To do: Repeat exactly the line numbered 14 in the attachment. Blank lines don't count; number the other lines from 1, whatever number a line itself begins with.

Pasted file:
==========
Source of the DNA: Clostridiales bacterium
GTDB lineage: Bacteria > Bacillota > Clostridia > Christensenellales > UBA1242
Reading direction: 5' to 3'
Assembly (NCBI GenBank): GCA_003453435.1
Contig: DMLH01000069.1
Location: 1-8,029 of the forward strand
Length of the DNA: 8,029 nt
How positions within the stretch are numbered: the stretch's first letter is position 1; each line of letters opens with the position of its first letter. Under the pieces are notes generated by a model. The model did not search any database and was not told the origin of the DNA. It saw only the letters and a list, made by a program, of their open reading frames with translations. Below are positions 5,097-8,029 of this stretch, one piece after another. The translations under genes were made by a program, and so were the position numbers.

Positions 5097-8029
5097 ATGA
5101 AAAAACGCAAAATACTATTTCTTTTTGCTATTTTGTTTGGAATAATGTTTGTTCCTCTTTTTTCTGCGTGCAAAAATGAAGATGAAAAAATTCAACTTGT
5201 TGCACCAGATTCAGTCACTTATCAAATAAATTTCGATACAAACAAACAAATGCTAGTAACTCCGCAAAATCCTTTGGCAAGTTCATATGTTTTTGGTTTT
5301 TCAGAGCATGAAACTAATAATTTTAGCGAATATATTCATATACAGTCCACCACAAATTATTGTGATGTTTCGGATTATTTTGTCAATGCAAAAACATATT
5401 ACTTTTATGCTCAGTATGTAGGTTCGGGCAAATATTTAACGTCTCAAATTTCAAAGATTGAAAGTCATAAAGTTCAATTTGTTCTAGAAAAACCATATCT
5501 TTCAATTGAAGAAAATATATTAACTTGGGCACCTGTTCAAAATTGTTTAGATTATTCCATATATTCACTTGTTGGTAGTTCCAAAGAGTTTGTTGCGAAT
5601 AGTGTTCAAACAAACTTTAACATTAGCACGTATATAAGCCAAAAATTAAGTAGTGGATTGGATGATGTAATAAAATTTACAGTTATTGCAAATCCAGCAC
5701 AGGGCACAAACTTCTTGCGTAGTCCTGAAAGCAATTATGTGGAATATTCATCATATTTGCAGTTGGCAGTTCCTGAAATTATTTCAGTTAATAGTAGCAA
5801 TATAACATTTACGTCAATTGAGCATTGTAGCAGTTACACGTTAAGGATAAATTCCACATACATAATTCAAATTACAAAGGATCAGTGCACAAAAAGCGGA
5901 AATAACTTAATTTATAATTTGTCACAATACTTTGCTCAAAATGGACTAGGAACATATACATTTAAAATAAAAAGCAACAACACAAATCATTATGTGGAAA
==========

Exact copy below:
5401 ACTTTTATGCTCAGTATGTAGGTTCGGGCAAATATTTAACGTCTCAAATTTCAAAGATTGAAAGTCATAAAGTTCAATTTGTTCTAGAAAAACCATATCT